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The Great Hunt (The Wheel of Time, Book 2) (edition 1991)

by Robert Jordan

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8,42960367 (3.99)99
Member:crazyfish
Title:The Great Hunt (The Wheel of Time, Book 2)
Authors:Robert Jordan
Info:Tor Fantasy (1991), Mass Market Paperback, 705 pages
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The Great Hunt by Robert Jordan

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English (58)  French (1)  Dutch (1)  All languages (60)
Showing 1-5 of 58 (next | show all)
Don't get me wrong; I liked the book but it sags in the middle. Things plod along, I suppose building tension. The only tension I could feel was wanting to lift the needle off of a broken record. Then, suddenly everything happens a little too neatly in four or five chapters. It's as if Robert Jordan had a goal of making it to 600 pages and then discovered he hadn't moved the plot significantly over the last 400 or so, or had a sudden deadline to meet. I mean, really... In two thousand years, nobody had ever though about how to handle the Damane problem? An epic battle happens in six pages? Six? It took as many to talk about stale bread and cheese. ( )
  mpawloski | Dec 14, 2014 |
Full disclosure - I don't know why I am reading any more books from this series. I have a problem with repetition and in the preface Jordan writes the phrase, "the man who called himself Bors" no less than 23 times. I get it. He wants you to know the guy's name isn't really Bors. As a result of the preface, I expected nothing less in the rest of the book. There is a lot of repetition between the first and second book to "catch you up" if you didn't read the first one. However, truth be told, very little changes in the next installment of the Wheel of Time series. Everything is still over-the-top dramatic ("eyes more dead than death" p xiv). Rand al'Thor is still the reluctant hero. Trollocs are still terrible. Egwene is still conflicted and childlike. They still have this weird romance thing lingering. Probably the more interesting thing about them at this point is that they go on different journeys. Still, it wasn't enough to keep me glued to the page.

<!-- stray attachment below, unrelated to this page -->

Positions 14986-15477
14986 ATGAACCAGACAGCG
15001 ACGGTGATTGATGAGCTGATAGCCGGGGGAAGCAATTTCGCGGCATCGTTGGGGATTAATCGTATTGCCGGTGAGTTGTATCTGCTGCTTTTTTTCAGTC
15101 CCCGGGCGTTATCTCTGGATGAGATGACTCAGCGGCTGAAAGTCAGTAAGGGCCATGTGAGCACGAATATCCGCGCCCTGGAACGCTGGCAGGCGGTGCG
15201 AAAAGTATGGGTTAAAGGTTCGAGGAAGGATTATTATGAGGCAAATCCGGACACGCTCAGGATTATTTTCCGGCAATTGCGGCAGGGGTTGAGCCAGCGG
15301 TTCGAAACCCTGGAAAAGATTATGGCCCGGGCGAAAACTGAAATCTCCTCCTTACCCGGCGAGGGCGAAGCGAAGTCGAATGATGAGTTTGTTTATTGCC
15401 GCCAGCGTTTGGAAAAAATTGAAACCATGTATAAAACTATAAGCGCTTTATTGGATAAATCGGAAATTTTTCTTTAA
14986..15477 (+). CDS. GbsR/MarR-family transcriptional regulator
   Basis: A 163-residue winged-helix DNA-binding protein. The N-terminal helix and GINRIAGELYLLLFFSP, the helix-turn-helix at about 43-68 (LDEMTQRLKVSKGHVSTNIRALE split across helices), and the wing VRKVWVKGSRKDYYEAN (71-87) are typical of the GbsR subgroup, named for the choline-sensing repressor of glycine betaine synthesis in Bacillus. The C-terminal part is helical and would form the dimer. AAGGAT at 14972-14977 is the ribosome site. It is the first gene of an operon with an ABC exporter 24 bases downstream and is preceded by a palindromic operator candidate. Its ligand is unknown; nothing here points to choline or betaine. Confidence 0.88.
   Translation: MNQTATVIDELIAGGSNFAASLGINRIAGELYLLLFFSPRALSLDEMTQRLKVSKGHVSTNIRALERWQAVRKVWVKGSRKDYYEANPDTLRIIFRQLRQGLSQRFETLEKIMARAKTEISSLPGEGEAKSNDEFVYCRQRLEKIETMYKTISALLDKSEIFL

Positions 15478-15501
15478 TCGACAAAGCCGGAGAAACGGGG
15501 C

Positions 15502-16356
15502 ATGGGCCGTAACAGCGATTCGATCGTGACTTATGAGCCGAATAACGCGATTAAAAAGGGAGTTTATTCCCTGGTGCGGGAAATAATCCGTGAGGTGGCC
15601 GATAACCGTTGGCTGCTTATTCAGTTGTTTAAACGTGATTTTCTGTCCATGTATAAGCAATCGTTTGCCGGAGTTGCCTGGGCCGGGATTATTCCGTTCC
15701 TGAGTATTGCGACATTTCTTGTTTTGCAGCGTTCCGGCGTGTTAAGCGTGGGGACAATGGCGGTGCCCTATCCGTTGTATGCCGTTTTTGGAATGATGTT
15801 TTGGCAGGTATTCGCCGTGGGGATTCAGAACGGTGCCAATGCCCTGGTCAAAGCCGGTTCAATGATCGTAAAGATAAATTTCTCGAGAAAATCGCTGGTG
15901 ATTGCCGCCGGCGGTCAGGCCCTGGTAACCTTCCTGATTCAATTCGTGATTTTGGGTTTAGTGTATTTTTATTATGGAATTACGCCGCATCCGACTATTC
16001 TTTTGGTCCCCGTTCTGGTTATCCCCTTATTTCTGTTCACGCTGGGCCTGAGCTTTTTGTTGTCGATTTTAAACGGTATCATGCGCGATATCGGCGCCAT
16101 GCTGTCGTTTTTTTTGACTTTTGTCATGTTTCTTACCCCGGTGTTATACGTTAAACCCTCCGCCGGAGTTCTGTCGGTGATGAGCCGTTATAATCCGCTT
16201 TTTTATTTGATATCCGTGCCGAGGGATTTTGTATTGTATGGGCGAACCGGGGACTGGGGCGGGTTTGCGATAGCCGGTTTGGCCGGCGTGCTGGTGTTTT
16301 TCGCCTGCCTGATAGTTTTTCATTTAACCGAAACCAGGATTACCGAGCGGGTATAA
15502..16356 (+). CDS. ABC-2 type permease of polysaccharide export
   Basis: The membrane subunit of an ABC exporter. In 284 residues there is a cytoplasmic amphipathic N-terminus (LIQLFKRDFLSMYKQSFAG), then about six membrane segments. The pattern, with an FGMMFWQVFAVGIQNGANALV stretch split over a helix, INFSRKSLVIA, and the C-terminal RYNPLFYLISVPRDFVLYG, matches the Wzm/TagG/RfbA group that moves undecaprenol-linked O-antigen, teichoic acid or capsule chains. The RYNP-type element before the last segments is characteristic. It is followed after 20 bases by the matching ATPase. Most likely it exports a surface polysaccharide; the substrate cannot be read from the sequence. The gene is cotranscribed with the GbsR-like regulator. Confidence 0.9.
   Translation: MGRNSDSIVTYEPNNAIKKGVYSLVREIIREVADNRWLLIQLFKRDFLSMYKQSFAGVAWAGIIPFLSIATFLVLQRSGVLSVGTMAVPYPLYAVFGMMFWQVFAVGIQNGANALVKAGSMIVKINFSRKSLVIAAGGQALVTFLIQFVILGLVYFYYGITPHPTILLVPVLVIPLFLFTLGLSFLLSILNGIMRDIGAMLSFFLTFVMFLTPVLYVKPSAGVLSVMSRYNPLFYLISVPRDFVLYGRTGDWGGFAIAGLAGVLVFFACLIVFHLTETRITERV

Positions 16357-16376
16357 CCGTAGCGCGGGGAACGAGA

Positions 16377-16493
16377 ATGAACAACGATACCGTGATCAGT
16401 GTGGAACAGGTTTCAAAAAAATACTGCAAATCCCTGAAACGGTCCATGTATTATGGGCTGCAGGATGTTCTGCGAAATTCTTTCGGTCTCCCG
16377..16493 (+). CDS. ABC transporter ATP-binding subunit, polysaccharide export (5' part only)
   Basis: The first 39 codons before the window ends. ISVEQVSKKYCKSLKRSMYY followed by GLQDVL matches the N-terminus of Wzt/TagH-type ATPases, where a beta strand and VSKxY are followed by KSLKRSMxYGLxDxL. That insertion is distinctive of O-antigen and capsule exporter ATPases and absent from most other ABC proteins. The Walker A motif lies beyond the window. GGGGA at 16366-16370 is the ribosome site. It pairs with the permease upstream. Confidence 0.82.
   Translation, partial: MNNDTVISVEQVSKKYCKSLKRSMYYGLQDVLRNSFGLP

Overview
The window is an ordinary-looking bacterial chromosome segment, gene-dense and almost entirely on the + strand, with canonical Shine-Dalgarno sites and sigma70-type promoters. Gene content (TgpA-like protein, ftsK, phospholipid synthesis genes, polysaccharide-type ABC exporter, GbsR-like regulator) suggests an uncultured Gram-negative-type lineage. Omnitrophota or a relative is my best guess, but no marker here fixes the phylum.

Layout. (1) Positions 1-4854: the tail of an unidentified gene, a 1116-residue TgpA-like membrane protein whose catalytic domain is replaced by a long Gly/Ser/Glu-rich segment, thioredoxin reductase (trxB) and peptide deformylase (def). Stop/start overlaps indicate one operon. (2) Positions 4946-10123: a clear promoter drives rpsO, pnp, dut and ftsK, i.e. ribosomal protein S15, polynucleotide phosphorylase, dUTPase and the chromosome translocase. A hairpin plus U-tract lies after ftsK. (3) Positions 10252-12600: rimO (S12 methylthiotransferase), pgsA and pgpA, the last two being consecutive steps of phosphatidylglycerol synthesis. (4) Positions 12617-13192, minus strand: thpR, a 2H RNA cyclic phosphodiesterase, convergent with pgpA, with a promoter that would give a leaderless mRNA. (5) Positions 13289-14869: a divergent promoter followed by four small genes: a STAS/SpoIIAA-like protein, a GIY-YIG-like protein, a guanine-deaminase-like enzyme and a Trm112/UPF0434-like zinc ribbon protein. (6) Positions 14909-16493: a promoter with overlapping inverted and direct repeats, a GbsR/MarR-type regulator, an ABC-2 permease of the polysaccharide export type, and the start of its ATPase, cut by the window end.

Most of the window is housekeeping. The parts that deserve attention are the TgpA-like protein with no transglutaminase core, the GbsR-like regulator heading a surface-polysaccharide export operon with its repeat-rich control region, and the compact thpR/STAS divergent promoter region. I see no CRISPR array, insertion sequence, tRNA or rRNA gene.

And another thing! Can I just say how annoyed I am by the sheer number of groups, nations, societies and the like? Good grief! You have aielmen, arad doman, caemyl, cairhien, children of the light, darkfriends, dai shan, dreadlords, far dareis mai, eyeless, forsaken, fades, gaiden, goaban, hardan, hundred companions, lurks, manetheren, marath'damane, mydraal, halfmen, questioners, shadowmen, sea folk, taraboners, tinkers, tree killers, trollocs, tuatha'an, warders, watchers over the waves, white cloaks, women's circle, and wisdom. Let's not forget about the aes sedai who can be red, brown or blue, or the ajah who can be blue, red, white, green, brown, yellow or gray (where's the purple, orange or pink?). ( )
1 vote SeriousGrace | Oct 30, 2014 |
Loved it! Continues the story with lots of action and adventure. On to Book 3! ( )
  darcy36 | Jul 8, 2014 |
This book was not as long as the first one. Yet, I found myself truly annoyed at the long windedness of passages from the book. Robert Jordan has an affinity for detailed explanations for EVERYTHING! Just their journey along to Torman Head took forever. Character development, like the last book, is somewhat slow but I still liked the book. On to the Dragon Reborn! ( )
  seaofsorrow | May 20, 2014 |
ORIGINALLY POSTED AT Fantasy Literature.

Here's another really fun installment of The Wheel of Time. Like The Eye of the World, The Great Hunt kept me thoroughly entertained. Everything I said in the review for The Eye of the Wold goes for this book, too.

We get to meet some excellent secondary heroes and villains in The Great Hunt -- Egeanin and the Seanchan from across the sea who use captured and chained women with power to fight for them, and ship captain Bayle Doman, for example.

There was only one truly obnoxious scene in The Great Hunt: three women get possessive about Rand while he lays dying. I wonder if Robert Jordan thought that women really act like that in emergency situations?

Overall, I enjoyed this read -- it's certainly one of the better novels in The Wheel of Time series. The audiobook production is excellent. Too bad the cover art is so horrid.
Read more Robert Jordan book reviews at Fantasy literature. ( )
  Kat_Hooper | Apr 6, 2014 |
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» Add other authors (16 possible)

Author nameRoleType of authorWork?Status